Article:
Architectural chameleon Paul Rudolph would be 100 years old this October. Marking his ‘Centennial Celebration,’ Sarasota Architectural Foundation (SAF) is curating events throughout the year, dedicated to the co-founder of the Sarasota School of Architecture, including exclusive tours of significant homes, film screenings, art exhibitions, parties and a lecture series by distinguished architects and critical educators from all over the country. Among the master lecturers, Christopher Domin, co-author of the book, Paul Rudolph: The Florida Houses, a resonant work with southern-based modernists, celebrates the life and career of American architect Judith Chafee in his presentation, “Judith Chafee: Regional Consciousness.” Though lesser known than famed Rudolph, her steamlined designs were equally striking and suited as vernacular refuges from harsh terrains. Domin then reveals a surprising ‘six degrees of separation’ aspect to the story—proving that the modern meccas of the Grand Canyon State and the Sunshine State have more in common than we think.


A flashback to undergrad finds young, earnest student Domin sitting in class with an architectural history textbook. Flipping ahead of his required reading into a chapter called, ‘Recent Developments: Contemporary World Architecture,’ he was immediately taken by a photograph simply titled, ‘Judith Chafee, House in American Southwest.’ “It was this really strong set of Catalina mountains in the background—and coming from Florida you don’t see that sort of thing,” Domin describes. “There was this line—the desert—and this other really strong line with a canopy that held its own but also accepted the landscape,” he says.

“I was shaken by this image. It sort of seemed familiar, but it seemed really foreign too.” Paul Rudolph’s work had always been a great interest to Domin as well. “It was local and his work meant something to me,” he says. “Then I realized Chafee was a student of Rudolph’s.” After Rudolph spent 20 years here in Sarasota, he migrated to the Northeast and took over the chairmanship at Yale. Domin learned Chafee was in his first graduating class in 1960, and her thesis advisor. “You follow your instincts, right? You don’t know why you like certain things, and sometimes it takes a lifetime to figure it out.” Domin relays. It was Rudolph’s work that innately responded to climate, culture, landscape and history during that generation, and taught Chafee those philosophies. After her impactful education with Rudolph, she picked up his trajectory and brought it back to Tucson, AZ. “They dealt with materials meaningfully, dealt with landscape meaningfully, figured out a way to situate something into a place and into a culture ethically and environmentally,” says Domin.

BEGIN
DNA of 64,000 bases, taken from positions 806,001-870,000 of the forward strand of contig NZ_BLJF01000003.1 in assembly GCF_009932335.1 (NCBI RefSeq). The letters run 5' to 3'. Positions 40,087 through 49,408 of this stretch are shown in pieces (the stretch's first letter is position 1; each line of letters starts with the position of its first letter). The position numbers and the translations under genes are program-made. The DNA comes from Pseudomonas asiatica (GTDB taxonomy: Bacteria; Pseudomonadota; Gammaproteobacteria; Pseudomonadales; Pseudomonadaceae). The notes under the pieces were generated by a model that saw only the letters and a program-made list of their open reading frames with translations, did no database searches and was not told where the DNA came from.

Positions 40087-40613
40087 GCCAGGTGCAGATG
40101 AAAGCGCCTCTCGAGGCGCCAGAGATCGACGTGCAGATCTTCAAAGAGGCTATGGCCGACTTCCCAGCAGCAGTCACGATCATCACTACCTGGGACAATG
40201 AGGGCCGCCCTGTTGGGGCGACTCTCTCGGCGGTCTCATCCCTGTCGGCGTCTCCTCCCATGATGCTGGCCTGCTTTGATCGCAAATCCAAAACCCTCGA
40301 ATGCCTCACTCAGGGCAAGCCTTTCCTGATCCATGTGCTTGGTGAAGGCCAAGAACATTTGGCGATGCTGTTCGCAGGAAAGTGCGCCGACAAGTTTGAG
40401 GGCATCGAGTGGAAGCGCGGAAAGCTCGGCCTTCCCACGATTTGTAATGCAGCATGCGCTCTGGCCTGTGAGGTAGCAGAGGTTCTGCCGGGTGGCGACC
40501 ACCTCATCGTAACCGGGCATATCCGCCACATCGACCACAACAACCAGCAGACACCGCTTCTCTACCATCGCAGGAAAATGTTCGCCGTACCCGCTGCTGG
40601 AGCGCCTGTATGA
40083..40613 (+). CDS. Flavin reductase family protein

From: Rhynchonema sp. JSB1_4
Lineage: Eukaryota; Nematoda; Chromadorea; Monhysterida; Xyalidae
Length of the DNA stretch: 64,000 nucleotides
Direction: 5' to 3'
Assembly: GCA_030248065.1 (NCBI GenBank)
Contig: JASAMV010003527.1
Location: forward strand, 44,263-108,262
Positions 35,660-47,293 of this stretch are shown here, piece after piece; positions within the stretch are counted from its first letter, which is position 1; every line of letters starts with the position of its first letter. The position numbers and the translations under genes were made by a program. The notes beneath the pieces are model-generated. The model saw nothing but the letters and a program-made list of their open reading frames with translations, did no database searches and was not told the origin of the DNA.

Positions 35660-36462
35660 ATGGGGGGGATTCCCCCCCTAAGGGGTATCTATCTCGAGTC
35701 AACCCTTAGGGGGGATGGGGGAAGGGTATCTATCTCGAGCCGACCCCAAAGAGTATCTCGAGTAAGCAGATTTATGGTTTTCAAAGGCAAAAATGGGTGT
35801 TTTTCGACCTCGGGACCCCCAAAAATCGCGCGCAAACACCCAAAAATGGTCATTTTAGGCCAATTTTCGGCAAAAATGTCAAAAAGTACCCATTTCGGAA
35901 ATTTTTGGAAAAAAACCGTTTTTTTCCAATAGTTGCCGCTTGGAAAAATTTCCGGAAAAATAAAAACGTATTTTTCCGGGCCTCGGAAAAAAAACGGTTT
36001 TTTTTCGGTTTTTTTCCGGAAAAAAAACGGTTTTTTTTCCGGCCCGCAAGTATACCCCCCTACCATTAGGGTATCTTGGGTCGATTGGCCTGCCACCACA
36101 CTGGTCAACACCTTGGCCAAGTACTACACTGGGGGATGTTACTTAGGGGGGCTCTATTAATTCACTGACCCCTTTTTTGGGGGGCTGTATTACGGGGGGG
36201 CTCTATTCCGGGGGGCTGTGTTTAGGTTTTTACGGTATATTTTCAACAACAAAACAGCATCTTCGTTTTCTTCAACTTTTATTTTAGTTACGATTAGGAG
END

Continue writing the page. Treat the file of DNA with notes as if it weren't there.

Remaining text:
A former Florida native, Domin eventually moved to Arizona himself and admits the architecture out west may have subconsciously been the driving force. “Florida is a beautiful place, especially when my parents moved here in the late 1950s,” he says. “But then the west had this draw for me—these strong, powerful American landscapes that I found really robust and vital. I didn’t know it, and I was curious about it.” Once Domin decided to change from full-time practice to full-time academics as a career, a professor position opened up in Arizona. “I knew that Judith Chafee taught there at the end of her career, before her passing and left a huge imprint on a new generation of architects,” he says. 

While the Sarasota School of Architecture holds Paul Rudolph at its core, with his geometric spaces dedicated to the sea and sky, the College of Architecture in Tucson idolizes Judith Chafee, who set the standard to thoughtfully withstand the elements of the land. Rooted in their respective regions, those forward-thinking principles of vernacular design continue to drive architects today. Domin says, “One of the most important things architects do is orient the building correctly so that it works with the climate,” he says, “and then incorporate strategies to make the house a much more gracious place to be.” Suiting the climate and factoring in geographical power and ecological innovation is now a highlighted lesson in Domin’s own teachings, “Natural shade/lighting, air ventilation, using the space outdoors, working with the seasons—those are all things that Sarasota School of Architecture people did to keep architecture at the tip of everyone’s tongue, and Arizona people love that.”